WASHINGTON, July 18, 2009 - The possible benefits of extending broadband to anchor institution, rural areas, and individual homes is well worth the effort and financial investment, a panel of industry experts and non-profit representatives agreed during a Friday panel discussion.
“We are beginning to see some really promising applications” of technology for bridging broadband divides, such as software which is “approaching the effectiveness of an actually tutor” students, said Thomas Kalil, associate director for policy at the White House Office of Science and Technology.
Kalil spoke in a keynote address at “Broadband Stimulus and The National Broadband Plan: What They Mean for Communications, Technology, and Innovation,” sponsored by the Media Access Project.
Kalil focused on the benefits and applications of broadband technology in a variety of areas, including educational training.
Additionally, technology can also be used to help transition to a low carbon economy and create green jobs, Kalil said.
In order to develop this technology effectively, it is important to get multiple perspectives on whether or not a policy will work in a multi-stakeholder forum, he said.
One way the government can use its fund for broadband technology efficiently is by establishing “ambitious” and concrete goals for technology projects and by offering generous rewards for the teams that reach the goal first.
The government would only pay those teams which successfully meet the goals, he said.
Kalil gave an example from the University of Berkeley, where he started a program providing students with funding and support for technology projects. One student was able to generate $7.1 million in savings by identifying the environmental impact of the campus.
“That was not a bad return of investment for $3,000,” he said.
Lisa Zaina, chief of staff at the Agriculture Department’s Rural Utilities Service, referred to the $2.4 billion in grants and loans from the broadband stimulus in the round of funding for which applications are due on August 14.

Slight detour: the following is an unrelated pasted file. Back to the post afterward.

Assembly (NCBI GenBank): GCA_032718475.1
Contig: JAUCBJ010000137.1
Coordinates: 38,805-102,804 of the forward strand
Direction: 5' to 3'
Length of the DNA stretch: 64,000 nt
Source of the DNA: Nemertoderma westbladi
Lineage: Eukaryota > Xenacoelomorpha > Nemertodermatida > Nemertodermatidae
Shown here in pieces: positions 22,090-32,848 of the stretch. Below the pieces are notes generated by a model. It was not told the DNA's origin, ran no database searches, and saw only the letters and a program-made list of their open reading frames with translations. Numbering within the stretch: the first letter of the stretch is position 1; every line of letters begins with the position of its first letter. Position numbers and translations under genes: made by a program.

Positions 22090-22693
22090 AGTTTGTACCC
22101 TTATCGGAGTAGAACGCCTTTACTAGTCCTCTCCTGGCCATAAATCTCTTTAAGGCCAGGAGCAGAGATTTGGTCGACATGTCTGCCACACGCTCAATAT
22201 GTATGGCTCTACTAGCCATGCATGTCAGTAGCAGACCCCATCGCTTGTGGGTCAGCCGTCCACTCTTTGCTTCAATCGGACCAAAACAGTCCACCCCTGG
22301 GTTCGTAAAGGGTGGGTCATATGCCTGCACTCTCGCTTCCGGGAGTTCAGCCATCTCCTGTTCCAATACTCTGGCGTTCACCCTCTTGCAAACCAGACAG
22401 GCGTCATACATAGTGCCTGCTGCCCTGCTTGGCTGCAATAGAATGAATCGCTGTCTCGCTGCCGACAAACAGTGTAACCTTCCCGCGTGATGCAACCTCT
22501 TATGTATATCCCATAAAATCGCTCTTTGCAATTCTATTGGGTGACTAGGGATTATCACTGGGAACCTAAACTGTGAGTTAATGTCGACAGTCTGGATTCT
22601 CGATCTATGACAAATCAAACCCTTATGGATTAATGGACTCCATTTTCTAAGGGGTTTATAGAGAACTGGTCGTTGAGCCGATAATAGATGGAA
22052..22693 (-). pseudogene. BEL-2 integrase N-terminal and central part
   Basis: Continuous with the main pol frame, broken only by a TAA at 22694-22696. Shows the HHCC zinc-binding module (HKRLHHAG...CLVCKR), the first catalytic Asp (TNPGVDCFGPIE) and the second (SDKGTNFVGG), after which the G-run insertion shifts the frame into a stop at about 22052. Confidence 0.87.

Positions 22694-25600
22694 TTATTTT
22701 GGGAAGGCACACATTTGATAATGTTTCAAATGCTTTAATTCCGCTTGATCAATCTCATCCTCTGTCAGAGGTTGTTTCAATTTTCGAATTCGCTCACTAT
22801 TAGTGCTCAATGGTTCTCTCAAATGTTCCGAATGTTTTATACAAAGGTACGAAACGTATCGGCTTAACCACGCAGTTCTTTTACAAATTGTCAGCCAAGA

From taxpayer resources of $2.5 billion allocated to RUS, the agency will be able to award up to $9 billion in grants and loans, she said.
John Windhausen, coordinator of the Schools, Health, and Libraries Broadband Coalition, said that anchor institutions such as libraries are an important way to spend the broadband stimulus funds.
These institutions, said Windhausen, serve millions of people. By getting a high-enough capacity broadband link, such an application can be a “jumping off point” for community broadband – if it is an open connection.
“You can get a fiber connection into every single library for less than $1 billion,” and Sweden has already made the equivalent of a $30 billion investment in broadband, he said.
Joanne Hovis, president of Columbia Telecommunications Corporation, agreed with Windhausen on the importance of anchor institutions. She added that some of the stimulus money should go to big bandwidth projects in rural areas.
Fiber to the home in poor areas, said Hovis, could improve the quality of life in those communities. It could also save people money by providing high quality video for health care and high quality video conferencing, she said. By contrast, lower-speed technologies, such as digital subscriber lines, might not be enough to keep the U.S. competitive in the global economy.
In order to reach the goal of getting fiber to every home and small business in the United States, “we are going to need every potential provider,” including new ones, “to be part of the solution,” she said.
The problem with many private sector providers, said Hovis, is that they are going to “the most desirable of the rural areas,” while many of the less desirable ones are being left out.
“A wide range of different communities will need government solutions,” and the local governments of these areas understand what their constituents want and need, she said.
Ken Eisner, managing director of One Economy Ventures, spoke of the need to create a national digital literacy program. He said that public housing should be rewired with broadband connections.
Ted Hearn, vice president of communications at the American Cable Association, agreed with Eisner on the need for such a program, but added that funding “should be set up in a separate program.”
Eisner said that the government should not “step in and provide resources,” but should recognize needs and promote partnerships between companies that can meet those needs.
Hearn also emphasized the important of the so-called “middle mile” as the link between last-mile broadband systems – like cable networks – and the Internet’s backbone. Many middle mile connections are still slow and expensive T-1 lines.
Broadband stimulus funding should be doled out to improve middle mile connections, and “we don’t care who gets the funding for it,” he said.